Should The 'Quiet Quitting' Trend Be Applied To Your Dating Life Too?

You may have heard the phrase "quiet quitting" when related to work-life balance. TikTok user @zkchillin (now @zaidleppelin), whose use of the term has gone viral, defines quiet quitting as "not outright quitting your job" but "quitting the idea of going above and beyond." Those who quiet quit are still performing their duties, but they're "no longer subscribing to the hustle culture mentality that work has to be your life."

The idea behind quiet quitting is a good one. Those who practice this type of work make sure to leave work at work, refuse to answer emails outside of working hours, and carve out a clear boundary between home and their careers. These are all ways to keep a healthy balance in your life so you can be sure that work does not take over your family time or social life.

However, there are people out there who argue that applying quiet quitting to your dating life could benefit you in many ways. Because if you let it, searching for your soulmate can take over your life, per The Atlantic. Constant swiping, long phone calls, and incessant texting can be overwhelming and contribute to relationship anxiety. The idea behind quiet quitting while dating works in a similar way to quiet quitting in the work place: It's a way to draw boundaries for yourself. This approach can help you mentally, and give you the peace you seek while you search for your person.

Upholding boundaries while dating

Just like in the work place, quiet quitting while dating is all about deciding what you're comfortable with when it comes to those who demand your time and attention. Let's be honest: Your time is precious, so surrounding yourself with people who understand that is vital for a healthy dating life. The Guardian explains that quiet quitting in the workplace is just doing the bare minimum, and your dating life could actually benefit from this same mindset. There are ways to quiet quit that will harm no one and actually help you find peace. To conserve your energy, give yourself a set of defined values that are non-negotiable while searching for that special someone. Psych Alive explains that ideal traits to look for in a partner include maturity, honesty, respect, and affection. If you have those clearly outlined before engaging in time-consuming conversation, you'll be able to walk away from someone who doesn't match your values more easily.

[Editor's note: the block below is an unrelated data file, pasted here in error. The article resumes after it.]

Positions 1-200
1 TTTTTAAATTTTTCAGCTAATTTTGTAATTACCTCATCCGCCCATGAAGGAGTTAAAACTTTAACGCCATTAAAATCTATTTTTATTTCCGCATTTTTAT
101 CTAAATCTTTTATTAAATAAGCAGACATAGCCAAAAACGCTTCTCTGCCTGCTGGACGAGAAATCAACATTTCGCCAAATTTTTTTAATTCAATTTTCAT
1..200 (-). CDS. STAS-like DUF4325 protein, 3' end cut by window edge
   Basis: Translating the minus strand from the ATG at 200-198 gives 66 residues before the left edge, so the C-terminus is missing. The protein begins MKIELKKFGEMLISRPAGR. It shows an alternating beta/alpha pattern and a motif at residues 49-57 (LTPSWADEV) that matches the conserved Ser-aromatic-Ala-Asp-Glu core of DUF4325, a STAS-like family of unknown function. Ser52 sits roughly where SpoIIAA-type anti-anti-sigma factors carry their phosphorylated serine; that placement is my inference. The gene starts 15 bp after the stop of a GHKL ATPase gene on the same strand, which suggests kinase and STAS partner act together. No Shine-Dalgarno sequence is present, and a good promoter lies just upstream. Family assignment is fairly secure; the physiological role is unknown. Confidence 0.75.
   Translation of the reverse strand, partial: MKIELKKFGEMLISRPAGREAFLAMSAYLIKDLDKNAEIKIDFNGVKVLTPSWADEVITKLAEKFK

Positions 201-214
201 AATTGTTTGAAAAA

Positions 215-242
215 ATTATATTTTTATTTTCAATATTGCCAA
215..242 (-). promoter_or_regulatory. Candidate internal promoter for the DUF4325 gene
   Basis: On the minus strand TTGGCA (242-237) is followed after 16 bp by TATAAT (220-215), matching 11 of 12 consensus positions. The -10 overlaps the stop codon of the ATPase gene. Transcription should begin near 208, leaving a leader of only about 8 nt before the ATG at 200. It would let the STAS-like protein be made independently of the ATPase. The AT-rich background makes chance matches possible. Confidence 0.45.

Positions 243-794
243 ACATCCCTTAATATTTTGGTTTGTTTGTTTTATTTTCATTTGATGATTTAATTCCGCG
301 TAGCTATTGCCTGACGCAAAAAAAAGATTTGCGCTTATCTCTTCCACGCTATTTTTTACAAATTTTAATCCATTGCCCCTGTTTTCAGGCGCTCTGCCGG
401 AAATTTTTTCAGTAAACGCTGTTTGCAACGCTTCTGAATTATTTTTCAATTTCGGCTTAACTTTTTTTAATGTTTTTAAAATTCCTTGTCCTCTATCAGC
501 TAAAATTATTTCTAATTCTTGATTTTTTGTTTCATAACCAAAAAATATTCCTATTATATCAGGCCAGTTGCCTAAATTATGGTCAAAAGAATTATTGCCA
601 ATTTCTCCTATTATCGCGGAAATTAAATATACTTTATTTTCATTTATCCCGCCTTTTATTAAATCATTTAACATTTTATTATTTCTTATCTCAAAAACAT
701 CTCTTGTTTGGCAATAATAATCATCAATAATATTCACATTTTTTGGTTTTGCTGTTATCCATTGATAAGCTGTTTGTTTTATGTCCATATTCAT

In addition, scrolling for hours trying to find a person who completes you can take a toll on your mental well-being. Establish a time frame for scrolling and stick to it (via Insider). Maybe all you need is 20 to 30 minutes of time searching through matches each day. When your time is up, move on to other activities that fill your bucket. Forcing yourself to quiet quit the endless searching may be the best gift you can give yourself.

Take time out for yourself

If constant cycles of searching for that special someone have taken an emotional toll on you, Elite Daily suggests taking a break and giving yourself some time. If you find yourself trying to force a relationship, part of quiet quitting would be acknowledging your feelings, taking a step back, and even considering pausing your search for a while. Headspace explains that healthy relationships take time and effort, so use this opportunity to put all your focus into yourself until you're ready to date again.

Quiet quitting in the workplace is a way to draw certain boundaries for yourself about what you're willing to do and when you're willing to do it. It's a way to honor your mental health and leisure time. Quiet quitting while dating relies on the same idea. If you find yourself wrapped up in potential partners, losing hours a day to swiping and scrolling, and becoming overly frustrated that your search doesn't produce quality partners, define the characteristics you are looking for and consider giving yourself a break from dating. You're worth the boundaries and the pause.